Beachwood – Another new brewery with some CBC beers making a repeat appearance at the “other” CBC. The Knucklehead Red (Amber/Red ale, ABV 5.7)was a pretty standard hoppy red ale, well presented but in my mind not too much different from BrewDog’s 5 AM Saint. 3/5. The Kilgore Stout (Export Stout, ABV 7.1), on the other hand, was a really nice Imperial Stout with a stonkin’ coffee aroma and a pronounced milky smoothness to it. In a lineup that consisted roughly 1/3 of Imperial Stout in the ABV 10+ range, the Kilgore stood a bit in the shade of its stronger colleagues, but it’s not a beer to be ignored. I found it a very unpretentious, well-balanced strong stout. I can easily have this again any time. 4/5.

Jolly Pumpkin – Brewing legends I had yet to try prior to the Anniversary weekend. I usually don’t mind spending the money to get good, rarely-seen beers but I have to admit that the £6.95/half price tag for all Jolly Pumpkin beers (the most expensive beers in the Anniversary lineup) put me off trying more than one, particularly as there were so many other sought-after beers that were cheaper (the Mikkeller Black 2011 Edition at ABV 17.5 clocked in at a comparatively cheap £4.95, for example). But still I could not resist trying the Madrugada Obscura (Sour Stout, ABV 8.1). Yep, you read that right – a sour stout. And they’re not kidding around. I swear I got a bit of brett funk in there, along with more “normal” sour and tart farmhousey flavors. Then the stout aromas hit: grassy/hay-like hops, and roast malt and roast coffee tones. The combination weirdly worked but I don’t think I could have more than one at a time. I’m still getting my head around this one a bit, which I suppose is a good thing. 4/5.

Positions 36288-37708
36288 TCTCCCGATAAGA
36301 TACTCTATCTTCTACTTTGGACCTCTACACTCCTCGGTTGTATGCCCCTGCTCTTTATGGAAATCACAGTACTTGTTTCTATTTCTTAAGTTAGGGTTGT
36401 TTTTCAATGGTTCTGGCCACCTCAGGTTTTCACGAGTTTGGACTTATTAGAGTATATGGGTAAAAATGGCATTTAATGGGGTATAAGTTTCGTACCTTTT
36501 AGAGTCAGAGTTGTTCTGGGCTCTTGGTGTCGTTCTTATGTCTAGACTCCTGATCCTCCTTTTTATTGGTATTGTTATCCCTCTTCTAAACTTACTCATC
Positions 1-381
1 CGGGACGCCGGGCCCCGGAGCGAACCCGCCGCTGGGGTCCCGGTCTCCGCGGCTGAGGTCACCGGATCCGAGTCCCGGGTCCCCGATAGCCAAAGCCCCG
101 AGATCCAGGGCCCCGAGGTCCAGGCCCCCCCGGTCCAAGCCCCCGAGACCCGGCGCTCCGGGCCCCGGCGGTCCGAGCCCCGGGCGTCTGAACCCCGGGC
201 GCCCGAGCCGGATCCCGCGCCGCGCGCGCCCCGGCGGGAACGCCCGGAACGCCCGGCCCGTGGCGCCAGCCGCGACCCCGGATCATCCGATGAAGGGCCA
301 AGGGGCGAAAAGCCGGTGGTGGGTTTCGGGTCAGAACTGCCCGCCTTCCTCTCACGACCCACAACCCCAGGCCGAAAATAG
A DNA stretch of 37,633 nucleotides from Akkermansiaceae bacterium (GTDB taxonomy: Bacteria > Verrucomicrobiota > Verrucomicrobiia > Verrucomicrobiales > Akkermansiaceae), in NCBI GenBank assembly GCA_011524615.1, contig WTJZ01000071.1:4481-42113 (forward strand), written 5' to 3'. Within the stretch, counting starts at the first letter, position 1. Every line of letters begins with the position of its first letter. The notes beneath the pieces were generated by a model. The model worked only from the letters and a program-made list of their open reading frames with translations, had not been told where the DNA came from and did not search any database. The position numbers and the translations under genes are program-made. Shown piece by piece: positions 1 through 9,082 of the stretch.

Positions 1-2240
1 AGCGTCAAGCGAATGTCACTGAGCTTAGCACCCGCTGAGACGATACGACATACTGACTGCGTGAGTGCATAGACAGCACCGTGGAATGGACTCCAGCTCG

Assorted: Wow, what else? I tried the much-vaunted Heady Topper canned DIPA. I can see what the fuss is about as it is a heavy-on-the-fruit-type DIPA with a big bitter hop bite, but at £13.95 a can, I’ll stick with Kernel IPAs and DIPAs, thank you very much. They do exactly the same thing and are available at a fourth of that price here, so no contest. Carnival, Magic Rock’s summer ale, was predictably competent – a hoppy golden ale that I expect will fly out of pubs. Very English with an American twist. Thornbridge’s dry-hopped barleywine Alchemy XVI had strong grape skin/grappa flavours, which was unexpected but pleasant. And the Stillwater/Farmer’s Cabinet collab Wabash Cannonball was a fine beer that really highlighted the Cabinet cocktail influences: it was a very cocktail-tasting beer, spiced with figs and with nice sweet apple and rum notes. Old Numbskull from AleSmith was a fine barleywine – I am reliably informed it goes great with cinnamon buns and I can definitely see that.